- “Police” are a function of a society. Even criminals accept the jurisdiction of the laws and their enforcers (e.g., a “fair cop”). Outside our borders US troops are foreign (often foreign infidel) invaders — as we saw in Iraq and see today in Afghanistan. They have no legitimacy to act; their presence sparks opposition.
- In 1588 Spain sent its global police force to that den of criminals — Britain, home to heretics and pirates. Even today the UK looks with pride on its success at resisting arrest.
- There is a very large body of history showing that association with foreign military intervention taints the local government, sapping its legitimacy. Since bolstering legitimacy is the primary defense against insurgency (for details see the Counterinsurgency Field Manual: FM 3-24), that is counterproductive.
“Global police” is an euphemism for military hegemon. History shows that military hegemons are rare, tend to be opposed by other great powers, and often brutal for smaller powers.
Most of these claims about the benefits of a hegemon rely on historically false claims about the British Empire (similar claims about the other historical powers are in the dust bin with the paternalism of slave owners). For example, the fantasies of Niall Ferguson. For details see “The Good Empire – Should we pick up where the British left off?“, Vivek Chibber (Professor of Sociology, NYU), Boston Review, February/March 2005 — A review of Ferguson’s Colossus: The Price of America’s Empire.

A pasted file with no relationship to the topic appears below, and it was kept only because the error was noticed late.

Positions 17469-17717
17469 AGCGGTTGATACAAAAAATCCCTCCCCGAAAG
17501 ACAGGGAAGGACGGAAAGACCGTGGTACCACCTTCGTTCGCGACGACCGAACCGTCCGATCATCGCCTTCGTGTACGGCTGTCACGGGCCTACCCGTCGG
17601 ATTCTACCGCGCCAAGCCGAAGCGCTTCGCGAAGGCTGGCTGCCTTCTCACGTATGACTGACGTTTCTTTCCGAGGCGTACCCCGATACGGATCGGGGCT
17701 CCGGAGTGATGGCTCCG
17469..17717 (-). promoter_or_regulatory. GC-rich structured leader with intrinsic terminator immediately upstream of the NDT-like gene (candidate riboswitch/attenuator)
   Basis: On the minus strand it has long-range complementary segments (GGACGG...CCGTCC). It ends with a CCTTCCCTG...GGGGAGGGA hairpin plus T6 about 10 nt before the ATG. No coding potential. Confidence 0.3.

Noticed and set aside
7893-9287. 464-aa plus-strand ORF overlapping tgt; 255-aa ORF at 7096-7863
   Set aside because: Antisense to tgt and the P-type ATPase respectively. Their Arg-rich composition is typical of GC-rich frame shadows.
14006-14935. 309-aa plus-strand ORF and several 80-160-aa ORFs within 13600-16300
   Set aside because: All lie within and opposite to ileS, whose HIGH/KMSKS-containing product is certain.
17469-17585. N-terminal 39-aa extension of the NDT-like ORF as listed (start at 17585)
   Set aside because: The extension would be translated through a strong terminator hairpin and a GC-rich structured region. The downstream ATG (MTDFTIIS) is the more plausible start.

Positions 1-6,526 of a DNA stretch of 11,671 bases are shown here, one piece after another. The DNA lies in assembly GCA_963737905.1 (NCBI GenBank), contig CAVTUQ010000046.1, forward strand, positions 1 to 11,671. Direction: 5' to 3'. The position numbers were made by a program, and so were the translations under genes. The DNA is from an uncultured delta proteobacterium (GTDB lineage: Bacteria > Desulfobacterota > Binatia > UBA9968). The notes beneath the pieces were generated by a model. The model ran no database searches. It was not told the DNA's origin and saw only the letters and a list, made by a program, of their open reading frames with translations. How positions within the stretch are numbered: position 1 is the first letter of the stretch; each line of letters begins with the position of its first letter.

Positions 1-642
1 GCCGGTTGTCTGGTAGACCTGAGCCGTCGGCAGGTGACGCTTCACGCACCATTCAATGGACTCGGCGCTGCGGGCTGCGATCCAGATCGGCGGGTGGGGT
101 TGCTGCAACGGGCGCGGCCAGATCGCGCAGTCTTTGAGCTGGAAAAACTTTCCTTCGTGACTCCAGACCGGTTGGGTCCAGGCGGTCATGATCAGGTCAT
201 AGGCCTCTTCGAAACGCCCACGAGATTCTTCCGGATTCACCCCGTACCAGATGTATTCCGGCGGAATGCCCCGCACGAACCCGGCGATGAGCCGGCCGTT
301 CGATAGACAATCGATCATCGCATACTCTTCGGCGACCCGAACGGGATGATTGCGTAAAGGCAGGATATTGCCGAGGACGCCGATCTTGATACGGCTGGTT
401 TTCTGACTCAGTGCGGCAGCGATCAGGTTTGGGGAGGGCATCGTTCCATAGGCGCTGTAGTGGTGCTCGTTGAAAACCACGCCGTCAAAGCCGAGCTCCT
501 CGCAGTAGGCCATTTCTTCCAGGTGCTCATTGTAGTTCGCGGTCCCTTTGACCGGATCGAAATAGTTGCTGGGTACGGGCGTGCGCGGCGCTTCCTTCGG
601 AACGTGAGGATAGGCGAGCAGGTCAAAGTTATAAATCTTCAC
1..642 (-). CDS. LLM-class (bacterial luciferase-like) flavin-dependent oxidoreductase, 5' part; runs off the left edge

My favorite example is Ferguson’s delusions is the opening to Empire: How Britain Made the Modern World (2003), where he’s nostalgic about his boyhood in Kenya, 1966. A magical time, except for those still recovering from the brutal colonial war so recently ended (with a very different set of reminiscences now playing out in UK Courts). Bernard Porter justly skewers NF in his LRB review of two books about that era.
America’s brief role as hegemon has been no better.
- The Vietnam War was a series of war crimes, as shown by archival evidence presented by Nick Turse in Kill Anything that Moves: The Real American War in Vietnam (2013). Not only did we drop more tonnage of bombs on Vietnam than the entirety of all use in WW2, but also large quantities of chemical weapons (i.e., herbicides which were highly toxic to people).
- The damage to Iraq will take generations to repair. Not just to the infrastructure, but also in the legacy of biocontaminents. Lots of papers emerging like this: “Metal Contamination and the Epidemic of Congenital Birth Defects in Iraq Cities“, Bulletin of Environmental Contamination and Toxicology, November 2012.
- Afghanistan was a horror show when we invaded, and we probably will leave it no better. Our only contribution will be more dead.